We now know what the short-term holds for public procurement at the end of the Brexit transitional period.
As Whitehall reverberates with new party leaders and the prospect of an autumn Brexit, there are some consultation papers and draft legislation worth noting;
Extending redundancy protection for women and new parents
Under Regulation 10 of the Maternity and Parental Leave Regulations 1999, if a woman’s role is made redundant whilst on maternity leave, she is entitled to be offered a suitable alternative role with her employer or an associated employer. She will be given precedence over any other employee applying for that role who is not on maternity leave.
In January 2019, the Government consulted on a proposal to extend this period of “redundancy protection” from the date when an employee notifies her employer of her pregnancy, through to six months after her return to work. The Women and Equalities Select Committee have supported this proposal and strongly agree that this protection should be extended to those on shared parental leave and adoption leave. We await the draft regulations implementing this extended protection.
National Insurance contributions and termination payments
Following on from changes made last April, whereby a proportion of a non-contractual termination payment became taxable, the Government have drafted a bill whereby employers will now have to pay National Insurance contributions for termination payments over £30,000, as well as income tax. For the charge to apply, the termination payment must be made in connection with the termination of the earner’s employment.
The Government’s thoughts behind such a change are to stop employers categorising other payments as termination payments to benefit from the existing exemptions from National Insurance contributions. We await the progress of this bill into law.
Women and Equalities Select Committee (WESC) calls for change on the use of non-disclosure agreements (NDAs)
Following the public revelations that rocked, but maybe not shocked, the worlds of entertainment and certain major charities, coupled with the force of the #metoo movement, the Government has been prompted to address workplace cultures.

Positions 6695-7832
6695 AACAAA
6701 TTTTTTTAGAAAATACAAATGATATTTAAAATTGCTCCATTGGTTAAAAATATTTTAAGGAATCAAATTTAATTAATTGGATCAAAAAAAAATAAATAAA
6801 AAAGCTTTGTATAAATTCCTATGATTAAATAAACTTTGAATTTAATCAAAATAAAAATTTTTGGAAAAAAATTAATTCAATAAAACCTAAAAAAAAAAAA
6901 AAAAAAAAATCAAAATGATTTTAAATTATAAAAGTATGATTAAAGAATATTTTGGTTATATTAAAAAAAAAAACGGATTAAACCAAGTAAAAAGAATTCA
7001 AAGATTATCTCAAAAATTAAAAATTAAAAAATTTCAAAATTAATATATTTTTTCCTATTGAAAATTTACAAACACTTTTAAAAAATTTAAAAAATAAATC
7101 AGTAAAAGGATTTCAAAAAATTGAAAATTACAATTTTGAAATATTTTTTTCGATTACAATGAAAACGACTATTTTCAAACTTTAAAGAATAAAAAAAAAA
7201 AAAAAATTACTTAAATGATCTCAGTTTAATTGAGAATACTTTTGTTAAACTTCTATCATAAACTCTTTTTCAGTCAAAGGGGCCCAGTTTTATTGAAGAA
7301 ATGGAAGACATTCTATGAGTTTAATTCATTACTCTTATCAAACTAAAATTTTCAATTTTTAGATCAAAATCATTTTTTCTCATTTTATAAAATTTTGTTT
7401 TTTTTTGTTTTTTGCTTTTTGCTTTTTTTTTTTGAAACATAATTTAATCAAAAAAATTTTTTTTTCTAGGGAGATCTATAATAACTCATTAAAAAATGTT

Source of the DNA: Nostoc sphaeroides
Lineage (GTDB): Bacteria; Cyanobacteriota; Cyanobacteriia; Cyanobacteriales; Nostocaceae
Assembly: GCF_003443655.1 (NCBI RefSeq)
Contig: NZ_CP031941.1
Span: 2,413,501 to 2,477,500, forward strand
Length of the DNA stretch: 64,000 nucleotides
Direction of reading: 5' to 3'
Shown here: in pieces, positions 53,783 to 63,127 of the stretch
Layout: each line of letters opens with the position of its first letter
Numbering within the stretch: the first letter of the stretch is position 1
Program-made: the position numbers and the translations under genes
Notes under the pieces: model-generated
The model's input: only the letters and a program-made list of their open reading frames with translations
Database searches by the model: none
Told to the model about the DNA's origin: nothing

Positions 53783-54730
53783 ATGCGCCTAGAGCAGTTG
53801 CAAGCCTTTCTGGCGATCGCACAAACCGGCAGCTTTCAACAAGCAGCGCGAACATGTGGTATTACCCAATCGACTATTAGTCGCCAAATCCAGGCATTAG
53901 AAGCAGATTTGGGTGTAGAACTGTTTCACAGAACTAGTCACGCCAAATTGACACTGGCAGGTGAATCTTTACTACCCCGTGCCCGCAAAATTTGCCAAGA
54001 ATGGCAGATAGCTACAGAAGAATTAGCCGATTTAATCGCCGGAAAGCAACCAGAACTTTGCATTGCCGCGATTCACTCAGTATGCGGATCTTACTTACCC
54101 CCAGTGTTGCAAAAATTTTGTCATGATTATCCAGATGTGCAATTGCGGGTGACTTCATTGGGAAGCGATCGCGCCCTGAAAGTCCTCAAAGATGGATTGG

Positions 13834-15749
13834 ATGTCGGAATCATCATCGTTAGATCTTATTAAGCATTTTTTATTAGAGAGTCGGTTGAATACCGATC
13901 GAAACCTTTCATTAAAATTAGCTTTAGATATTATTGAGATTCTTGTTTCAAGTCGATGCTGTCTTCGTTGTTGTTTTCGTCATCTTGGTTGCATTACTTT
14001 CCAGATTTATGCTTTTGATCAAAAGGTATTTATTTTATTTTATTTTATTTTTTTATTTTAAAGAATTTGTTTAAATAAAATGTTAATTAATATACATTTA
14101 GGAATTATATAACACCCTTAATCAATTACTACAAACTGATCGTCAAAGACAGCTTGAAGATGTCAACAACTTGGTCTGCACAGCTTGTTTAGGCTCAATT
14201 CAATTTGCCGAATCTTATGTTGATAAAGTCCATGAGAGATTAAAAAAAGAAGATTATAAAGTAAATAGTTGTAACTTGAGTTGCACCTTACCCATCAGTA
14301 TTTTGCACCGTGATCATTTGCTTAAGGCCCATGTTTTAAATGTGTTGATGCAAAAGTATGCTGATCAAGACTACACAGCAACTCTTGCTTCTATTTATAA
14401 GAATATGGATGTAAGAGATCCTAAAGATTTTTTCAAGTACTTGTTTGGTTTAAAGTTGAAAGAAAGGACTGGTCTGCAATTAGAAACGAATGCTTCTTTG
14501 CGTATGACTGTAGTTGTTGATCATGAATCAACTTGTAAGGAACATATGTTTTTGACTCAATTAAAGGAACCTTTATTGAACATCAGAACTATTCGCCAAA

One practice that has come under fire for facilitating such toxic cultures is the use of NDAs. These agreements have been used historically to protect employers against employees disclosing confidential information about their employer, either during employment or after. More recently, NDAs have been used to “silence” employees from reporting sexual harassment suffered while in employment.
The WESC launched an enquiry into the use of NDAs back in November 2018 and has just recently published its report. It asks that the Government “reset the parameters” around the use of NDAs and goes further to request that the Government also address the perceived failings of the tribunal system, to ensure all employees who have experienced discrimination or harassment have a meaningful route for redressing their treatment. The report condemns the use of NDAs to circumnavigate investigations into allegations of discrimination and/or harassment, and highlights the pressure employees often feel to sign NDAs regardless of the legality and fairness of its contents.
The report recommends that the Government legislate so that NDAs cannot prevent legitimate discussions of allegations of unlawful discrimination and harassment and that plain English always be used. Other recommendations that have fallen on deaf Government ears previously include; imposing a mandatory duty on employers to protect employees from harassment and victimisation, and improving remedies at a tribunal, plus improving the costs systems for these type of claims to remove barriers to justice.
We await the Government’s response and whether they have the headspace, with all that is going on currently, to address this issue in any great detail or with any meaningful sense of purpose.
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